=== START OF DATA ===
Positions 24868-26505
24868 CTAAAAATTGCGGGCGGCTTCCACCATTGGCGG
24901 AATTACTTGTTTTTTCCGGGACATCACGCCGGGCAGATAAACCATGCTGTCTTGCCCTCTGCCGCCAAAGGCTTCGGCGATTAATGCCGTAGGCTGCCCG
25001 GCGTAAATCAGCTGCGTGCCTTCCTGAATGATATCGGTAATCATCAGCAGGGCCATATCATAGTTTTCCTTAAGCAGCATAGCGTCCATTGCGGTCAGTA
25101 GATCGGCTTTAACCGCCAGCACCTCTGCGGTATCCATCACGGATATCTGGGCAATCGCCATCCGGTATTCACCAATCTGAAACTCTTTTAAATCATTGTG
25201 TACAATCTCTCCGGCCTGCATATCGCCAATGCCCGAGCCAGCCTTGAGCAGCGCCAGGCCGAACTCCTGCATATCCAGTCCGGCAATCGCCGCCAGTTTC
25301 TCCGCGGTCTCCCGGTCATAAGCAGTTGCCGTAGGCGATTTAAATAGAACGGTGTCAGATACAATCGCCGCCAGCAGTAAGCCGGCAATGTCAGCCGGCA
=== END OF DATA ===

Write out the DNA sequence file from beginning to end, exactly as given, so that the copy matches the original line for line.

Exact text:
Positions 24868-26505
24868 CTAAAAATTGCGGGCGGCTTCCACCATTGGCGG
24901 AATTACTTGTTTTTTCCGGGACATCACGCCGGGCAGATAAACCATGCTGTCTTGCCCTCTGCCGCCAAAGGCTTCGGCGATTAATGCCGTAGGCTGCCCG
25001 GCGTAAATCAGCTGCGTGCCTTCCTGAATGATATCGGTAATCATCAGCAGGGCCATATCATAGTTTTCCTTAAGCAGCATAGCGTCCATTGCGGTCAGTA
25101 GATCGGCTTTAACCGCCAGCACCTCTGCGGTATCCATCACGGATATCTGGGCAATCGCCATCCGGTATTCACCAATCTGAAACTCTTTTAAATCATTGTG
25201 TACAATCTCTCCGGCCTGCATATCGCCAATGCCCGAGCCAGCCTTGAGCAGCGCCAGGCCGAACTCCTGCATATCCAGTCCGGCAATCGCCGCCAGTTTC
25301 TCCGCGGTCTCCCGGTCATAAGCAGTTGCCGTAGGCGATTTAAATAGAACGGTGTCAGATACAATCGCCGCCAGCAGTAAGCCGGCAATGTCAGCCGGCA